The Mexican Culture in California
The thread that emerges when Monroy attempts this as a historical scholar is one of people thrown among strangers for the purpose of labor demands or religious proselyzation. Following upon this thread, one may illustrate exactly how cultural and historical changes take place, view the changes occurring by the interaction among the people's undergoing the change, changes that may be conflictual, adaptive or even lethal.

Monroy is able to paint us a wonderful picture of pre-1700's life in California. By learning that the Spanish were not evil controlling monsters, nor were the Indians nanve pliable fools Monroy brings us to an understanding of the many reasons why the people (indigenous or immigrant) acted in the manner they did. In this way it is foreseeable that violence among the cultures was inevitable. The nice point about the book's presentation is its representation of no one peop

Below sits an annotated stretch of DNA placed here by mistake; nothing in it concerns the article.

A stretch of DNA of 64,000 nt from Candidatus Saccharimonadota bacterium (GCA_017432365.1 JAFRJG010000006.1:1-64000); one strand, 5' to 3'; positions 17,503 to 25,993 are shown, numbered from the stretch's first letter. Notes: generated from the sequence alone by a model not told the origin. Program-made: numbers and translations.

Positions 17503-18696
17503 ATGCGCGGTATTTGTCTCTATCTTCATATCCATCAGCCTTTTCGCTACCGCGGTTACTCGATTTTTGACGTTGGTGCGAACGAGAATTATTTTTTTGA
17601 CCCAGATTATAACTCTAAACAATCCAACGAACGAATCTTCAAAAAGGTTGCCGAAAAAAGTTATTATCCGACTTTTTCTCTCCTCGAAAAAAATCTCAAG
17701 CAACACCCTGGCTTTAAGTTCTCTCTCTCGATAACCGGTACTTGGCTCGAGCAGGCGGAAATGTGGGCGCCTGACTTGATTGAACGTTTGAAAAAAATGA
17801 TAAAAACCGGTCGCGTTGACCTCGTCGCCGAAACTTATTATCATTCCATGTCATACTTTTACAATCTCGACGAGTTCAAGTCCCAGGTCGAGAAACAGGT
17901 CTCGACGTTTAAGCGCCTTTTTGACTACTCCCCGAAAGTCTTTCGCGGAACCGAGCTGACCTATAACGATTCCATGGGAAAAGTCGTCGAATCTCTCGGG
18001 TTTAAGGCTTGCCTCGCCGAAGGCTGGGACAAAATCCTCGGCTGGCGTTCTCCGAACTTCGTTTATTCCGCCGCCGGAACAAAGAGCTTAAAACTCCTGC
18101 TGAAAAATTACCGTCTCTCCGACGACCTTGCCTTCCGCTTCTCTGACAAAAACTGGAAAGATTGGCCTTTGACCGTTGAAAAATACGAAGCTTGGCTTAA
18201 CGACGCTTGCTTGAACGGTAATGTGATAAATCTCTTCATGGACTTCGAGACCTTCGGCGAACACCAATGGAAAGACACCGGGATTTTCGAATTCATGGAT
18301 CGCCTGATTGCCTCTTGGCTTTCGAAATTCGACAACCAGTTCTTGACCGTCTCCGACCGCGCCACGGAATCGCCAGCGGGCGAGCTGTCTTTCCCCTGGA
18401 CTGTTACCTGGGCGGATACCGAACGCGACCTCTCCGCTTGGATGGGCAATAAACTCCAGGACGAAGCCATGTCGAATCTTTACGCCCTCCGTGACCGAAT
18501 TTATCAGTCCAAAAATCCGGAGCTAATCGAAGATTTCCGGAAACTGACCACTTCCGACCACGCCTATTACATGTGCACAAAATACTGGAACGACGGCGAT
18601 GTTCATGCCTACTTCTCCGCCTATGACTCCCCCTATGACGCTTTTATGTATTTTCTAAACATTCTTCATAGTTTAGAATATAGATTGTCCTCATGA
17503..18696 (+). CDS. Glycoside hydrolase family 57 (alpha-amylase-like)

Some topics in this essay  
    Thusly California | Mexican California | Native American | Douglas Monroy | Native Americans | Enlightenment Period | Monroy Indians | Mexican American | Ambrose Kearns-Goodwin | Reading Spanish | thrown strangers | history california | native americans | market economy |  
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